Stock market news live updates: Stocks pinned in red after selloff, investors spooked by inflation



Futures Drop, Yields Rise After Inflation Surprise: Markets Wrap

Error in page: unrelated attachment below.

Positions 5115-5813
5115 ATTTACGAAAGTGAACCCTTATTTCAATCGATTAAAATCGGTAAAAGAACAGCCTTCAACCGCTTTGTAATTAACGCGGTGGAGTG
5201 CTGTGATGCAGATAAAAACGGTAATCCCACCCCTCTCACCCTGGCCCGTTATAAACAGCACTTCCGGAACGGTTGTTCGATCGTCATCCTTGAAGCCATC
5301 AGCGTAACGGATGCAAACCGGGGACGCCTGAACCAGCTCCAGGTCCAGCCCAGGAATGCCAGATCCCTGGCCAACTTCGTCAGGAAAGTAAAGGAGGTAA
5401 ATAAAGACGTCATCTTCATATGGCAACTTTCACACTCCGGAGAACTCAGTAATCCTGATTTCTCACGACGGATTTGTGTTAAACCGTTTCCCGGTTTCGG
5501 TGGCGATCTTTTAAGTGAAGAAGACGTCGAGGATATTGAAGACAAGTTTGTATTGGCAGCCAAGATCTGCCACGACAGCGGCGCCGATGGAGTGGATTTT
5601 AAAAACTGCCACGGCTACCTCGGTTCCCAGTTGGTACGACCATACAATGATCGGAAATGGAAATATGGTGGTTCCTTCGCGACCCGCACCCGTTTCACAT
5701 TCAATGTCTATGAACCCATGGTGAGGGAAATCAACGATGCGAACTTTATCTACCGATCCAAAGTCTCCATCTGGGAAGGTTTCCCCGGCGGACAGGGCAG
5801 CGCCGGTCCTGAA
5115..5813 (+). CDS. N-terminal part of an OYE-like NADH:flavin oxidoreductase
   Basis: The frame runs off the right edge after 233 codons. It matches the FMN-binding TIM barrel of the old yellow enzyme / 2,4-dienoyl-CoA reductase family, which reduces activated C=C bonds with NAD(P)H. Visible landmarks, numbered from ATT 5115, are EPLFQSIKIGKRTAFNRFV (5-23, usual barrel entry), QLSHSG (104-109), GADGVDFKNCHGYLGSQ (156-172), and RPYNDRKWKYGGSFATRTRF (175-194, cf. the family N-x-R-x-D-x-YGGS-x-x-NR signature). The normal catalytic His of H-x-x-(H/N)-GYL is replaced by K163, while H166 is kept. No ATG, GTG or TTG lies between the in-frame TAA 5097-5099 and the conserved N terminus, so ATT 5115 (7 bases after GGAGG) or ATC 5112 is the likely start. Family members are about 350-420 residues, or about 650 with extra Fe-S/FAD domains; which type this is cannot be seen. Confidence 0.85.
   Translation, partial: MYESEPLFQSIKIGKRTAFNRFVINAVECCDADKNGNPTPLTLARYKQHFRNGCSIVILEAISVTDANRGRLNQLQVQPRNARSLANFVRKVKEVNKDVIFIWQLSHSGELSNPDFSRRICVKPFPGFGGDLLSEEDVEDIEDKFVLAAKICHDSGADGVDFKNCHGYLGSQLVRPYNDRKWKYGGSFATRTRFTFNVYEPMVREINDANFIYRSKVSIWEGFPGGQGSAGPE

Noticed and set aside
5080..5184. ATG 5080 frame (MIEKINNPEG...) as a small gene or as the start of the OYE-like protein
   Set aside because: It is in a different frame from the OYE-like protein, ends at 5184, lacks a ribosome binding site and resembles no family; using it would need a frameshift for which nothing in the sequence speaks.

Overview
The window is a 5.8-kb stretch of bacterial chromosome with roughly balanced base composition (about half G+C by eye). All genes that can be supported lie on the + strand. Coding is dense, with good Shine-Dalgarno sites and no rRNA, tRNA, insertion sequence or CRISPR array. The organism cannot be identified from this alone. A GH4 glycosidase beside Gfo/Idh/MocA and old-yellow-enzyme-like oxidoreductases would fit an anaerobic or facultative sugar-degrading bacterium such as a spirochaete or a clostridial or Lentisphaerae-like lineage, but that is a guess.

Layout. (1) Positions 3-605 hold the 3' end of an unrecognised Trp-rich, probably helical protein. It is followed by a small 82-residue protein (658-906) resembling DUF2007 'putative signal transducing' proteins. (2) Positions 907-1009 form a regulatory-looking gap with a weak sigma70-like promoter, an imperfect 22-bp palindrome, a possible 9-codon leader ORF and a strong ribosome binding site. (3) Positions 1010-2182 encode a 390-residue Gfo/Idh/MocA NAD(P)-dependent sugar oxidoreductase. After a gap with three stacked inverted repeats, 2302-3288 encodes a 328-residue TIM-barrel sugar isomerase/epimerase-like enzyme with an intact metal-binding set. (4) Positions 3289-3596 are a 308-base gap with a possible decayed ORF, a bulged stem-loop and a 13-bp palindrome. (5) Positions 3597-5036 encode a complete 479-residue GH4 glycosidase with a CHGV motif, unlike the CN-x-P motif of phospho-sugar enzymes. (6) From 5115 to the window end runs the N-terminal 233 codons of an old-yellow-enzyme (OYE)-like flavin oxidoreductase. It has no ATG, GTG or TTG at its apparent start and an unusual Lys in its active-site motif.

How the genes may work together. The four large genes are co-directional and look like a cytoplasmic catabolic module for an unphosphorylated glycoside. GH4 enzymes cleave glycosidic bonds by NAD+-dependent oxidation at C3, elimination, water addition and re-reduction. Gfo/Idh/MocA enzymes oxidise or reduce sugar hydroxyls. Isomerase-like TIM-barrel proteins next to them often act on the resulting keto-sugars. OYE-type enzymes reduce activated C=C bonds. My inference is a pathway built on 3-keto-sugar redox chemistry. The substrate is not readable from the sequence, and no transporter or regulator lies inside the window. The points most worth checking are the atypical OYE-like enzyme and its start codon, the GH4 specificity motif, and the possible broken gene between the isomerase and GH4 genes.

(Bloomberg) — U.S. equity-index futures extended losses after a report showed inflation rose more than forecast, adding to concern that price pressures will stifle a recovery in the world’s biggest economy.Contracts for the tech-heavy Nasdaq 100 spiked lower, while those for the benchmark S&P 500 also slumped. The dollar remained higher, while Treasury yields rose after the consumer price index increased 0.8% from the prior month after a 0.6% gain in March. Excluding the volatile food and energy components, the so-called core CPI rose 0.9% from March.“The CPI data point feeds into a myopic narrative that the US is overheating and the Fed is one step away from tightening,” said Mike Bailey, director of research at FBB Capital Partners. “Bears will feast on this tightening theme in the short term, but my sense is inflation will prove fleeting and markets will revert back to a more bullish view of moderate growth and lower risk of Fed tightening until we get to a full recovery.”European stocks rose earlier, lifted by optimism about economic re-openings and booming commodities.Debate over whether inflation will be persistent enough to force the Federal Reserve to tighten policy sooner than current guidance suggests comes as abundant stimulus has powered a rally in global equities, raising concerns valuations had become expensive. The year-on-year comparison of consumer inflation was amplified by the shock of Covid-19 shutdowns in 2020.Yet a chorus of Fed officials have stepped in to reassure investors that the U.S. recovery still faces risks, and it’s premature to discuss pulling back monetary support.“With inflation numbers coming in even higher than expected — even taking into account base effects — it’s going to have the market re-evaluating its view on rates,” said Chris Zaccarelli, chief investment officer at Independent Advisor Alliance. “The bond market has been surprisingly sanguine about rising inflation pressures and eventually it’s going to have to acknowledge that current rates are too low.”Policymakers have indicated they’re ready to tolerate inflation overshoots to foster a recovery from the pandemic in which job creation will be key. And with the latest data on labor growth significantly undershooting forecasts, their resolve may only have hardened.Copper and iron ore were on course for new records amid a broadening commodities boom. Oil was steady above $65 per barrel. The biggest U.S. pipeline is still closed in the wake of a cyberattack, leading to acute fuel shortages in some parts of the nation.MLIV’s Question of the Day: How Priced In Is a European Reopening?These are some of the main moves in markets:StocksFutures on the S&P 500 fell 0.7%, falling for the third straight day, the longest losing streak since March 4 as of 9:02 a.m. New York timeFutures on the Nasdaq 100 fell 1.4%, falling for the third straight day, the longest losing streak since May 5Futures on the Dow Jones Industrial Average fell 0.4%, falling for the third straight day, the longest losing streak since March 4The Stoxx Europe 600 rose 0.3%The MSCI World index fell 0.2%, falling for the third straight day, the longest losing streak since March 4CurrenciesThe Bloomberg Dollar Spot Index rose 0.1%, more than any closing gain since May 4The euro was little changed at $1.2136The British pound was little changed at $1.4141The Japanese yen slipped 0.3%, more than any closing loss since April 30BondsThe yield on 10-year Treasuries advanced three basis points, more than any closing gain since April 27Germany’s 10-year yield advanced two basis points, climbing for the sixth straight day, the longest winning streak since Feb. 8Britain’s 10-year yield advanced one basis point to 0.85%CommoditiesWest Texas Intermediate crude rose 1%, climbing for the fourth straight day, the longest winning streak since April 15Gold futures rose 0.2% to $1,840 an ounceFor more articles like this, please visit us at bloomberg.comSubscribe now to stay ahead with the most trusted business news source.©2021 Bloomberg L.P.

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